The Silent War

PUBLISHED : Thursday, 02 August, 2012, 12:00am
UPDATED : Wednesday, 15 August, 2012, 10:50pm


Starring: Tony Leung Chiu-wai, Zhou Xun, Wang Xuebing, Mavis Fan Hsiao-hsuan
Director: Alan Mak Siu-fai and Felix Chong Man-keung
Category: IIA (Cantonese)

'Have eyes but see not,' says He Bing (Tony Leung Chiu-wai, above left with Wang Xuebing and Zhou Xun), The Silent War's blind protagonist in one of his many barbed put-downs on the sighted characters around him.

It's a harbinger of his heroics as the film unfolds, as his extraordinary hearing helps the Chinese Communist Party's intelligence service locate the Kuomintang's radio signals as the Chinese Civil War draws to its close in the late 1940s.

The Silent War could have been a scintillating piece about espionage in a complex political age but it is actually a shallow thriller about spies and codebreakers.

Lacking in morally compromised characters, exciting set-pieces and awe-inducing twists - things that Alan Mak Siu-fai and Felix Chong Man-keung thrived on in Infernal Affairs, Overheard and even The Lost Bladesman, their thoughtful take on the much-remade Romance of the Three Kingdoms - Silent looks dangerously like simplistic propaganda, with the key premise being the communists' victory over the subversive schemes of Chiang Kai-shek's rogues as the Kuomintang attempt a last-ditch effort to derail the perceived progress of the budding People's Republic.

Even the film's title is problematic: with the story revolving around rival radio messages, the war being fought on screen is more invisible than soundless - and the film's opening credit sequence says as much, as the camera swirls amid codebreakers seated inside the communists' underground headquarters to a soundtrack mixing stirring music and electro-acoustic chatter.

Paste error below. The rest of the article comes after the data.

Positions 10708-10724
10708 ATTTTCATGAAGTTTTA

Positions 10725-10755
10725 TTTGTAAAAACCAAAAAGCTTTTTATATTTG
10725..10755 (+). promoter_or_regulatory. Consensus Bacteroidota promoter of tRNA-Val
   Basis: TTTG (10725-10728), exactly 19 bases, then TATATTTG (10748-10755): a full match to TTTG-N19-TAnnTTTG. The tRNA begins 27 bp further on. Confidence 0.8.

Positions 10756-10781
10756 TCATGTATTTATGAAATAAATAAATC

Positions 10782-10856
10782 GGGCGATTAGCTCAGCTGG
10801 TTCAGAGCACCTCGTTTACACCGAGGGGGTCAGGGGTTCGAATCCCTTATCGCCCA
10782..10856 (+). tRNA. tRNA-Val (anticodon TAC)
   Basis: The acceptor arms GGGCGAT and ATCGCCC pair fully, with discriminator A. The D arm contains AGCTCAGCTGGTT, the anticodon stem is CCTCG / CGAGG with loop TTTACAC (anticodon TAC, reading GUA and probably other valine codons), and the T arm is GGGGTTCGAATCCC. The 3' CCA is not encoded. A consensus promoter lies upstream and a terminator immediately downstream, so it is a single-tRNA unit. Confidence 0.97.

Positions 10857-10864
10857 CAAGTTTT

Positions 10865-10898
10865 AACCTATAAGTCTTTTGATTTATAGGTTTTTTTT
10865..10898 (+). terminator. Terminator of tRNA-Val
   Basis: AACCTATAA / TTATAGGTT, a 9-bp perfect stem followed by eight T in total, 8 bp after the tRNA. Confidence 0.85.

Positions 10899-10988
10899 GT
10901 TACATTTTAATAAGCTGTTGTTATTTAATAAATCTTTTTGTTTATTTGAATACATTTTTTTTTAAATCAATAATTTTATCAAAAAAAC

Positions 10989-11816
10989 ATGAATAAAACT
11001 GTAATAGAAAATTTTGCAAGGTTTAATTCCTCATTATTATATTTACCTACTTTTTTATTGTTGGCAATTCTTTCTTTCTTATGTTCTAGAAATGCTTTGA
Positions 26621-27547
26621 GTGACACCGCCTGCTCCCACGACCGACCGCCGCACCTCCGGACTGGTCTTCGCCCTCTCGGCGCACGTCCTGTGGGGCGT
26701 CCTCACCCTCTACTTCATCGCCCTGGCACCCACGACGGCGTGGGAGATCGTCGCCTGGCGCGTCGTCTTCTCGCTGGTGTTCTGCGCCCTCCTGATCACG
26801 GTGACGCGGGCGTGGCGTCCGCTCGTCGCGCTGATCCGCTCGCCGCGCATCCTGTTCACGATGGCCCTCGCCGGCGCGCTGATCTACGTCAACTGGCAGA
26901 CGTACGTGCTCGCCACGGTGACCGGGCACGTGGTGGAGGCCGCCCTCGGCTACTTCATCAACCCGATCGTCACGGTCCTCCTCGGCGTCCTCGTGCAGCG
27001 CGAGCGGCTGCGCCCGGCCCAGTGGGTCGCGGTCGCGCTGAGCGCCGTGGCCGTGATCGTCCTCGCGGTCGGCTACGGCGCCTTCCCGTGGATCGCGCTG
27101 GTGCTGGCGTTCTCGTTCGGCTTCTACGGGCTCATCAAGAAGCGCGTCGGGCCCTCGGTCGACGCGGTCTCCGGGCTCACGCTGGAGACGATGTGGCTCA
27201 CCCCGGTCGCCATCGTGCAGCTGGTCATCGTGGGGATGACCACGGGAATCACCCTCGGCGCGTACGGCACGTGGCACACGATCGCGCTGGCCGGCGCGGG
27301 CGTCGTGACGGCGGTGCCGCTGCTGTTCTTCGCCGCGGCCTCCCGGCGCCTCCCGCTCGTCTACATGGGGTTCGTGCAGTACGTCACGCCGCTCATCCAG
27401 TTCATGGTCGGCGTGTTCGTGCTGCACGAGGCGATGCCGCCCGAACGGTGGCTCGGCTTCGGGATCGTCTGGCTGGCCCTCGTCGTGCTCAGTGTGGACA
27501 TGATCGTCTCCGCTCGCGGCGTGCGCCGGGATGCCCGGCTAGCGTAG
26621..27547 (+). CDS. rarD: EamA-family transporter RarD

After being recruited into the communists' ranks by agent Zhang Xuening (Zhou), He is asked to perform feats that are barely rendered as difficult and complicated on screen - after twiddling a few knobs he's done.

The filmmakers have decided to spend more time in developing the love triangle between Zhang, He and Shen Jing (Mavis Fan Hsiao-hsuan), a surveillance officer designed to provide comforting company for He. It's perhaps instructive that the filmmakers-screenwriters have made Shen an estranged daughter of one of the Kuomintang's major spymasters.

Rather than being viewed with suspicion and banished to the margins of society, she's given work within the communists' secret service apparatus. What could be construed as a sign of magnanimity and unbiased recognition of talent simply looks like illogic - something that could be fatal for a thriller. Even without regarding the barely-disguised leitmotifs at play here, The Silent War falls flat in its poorly executed mission to provide exciting entertainment.

The Silent War opens on August 9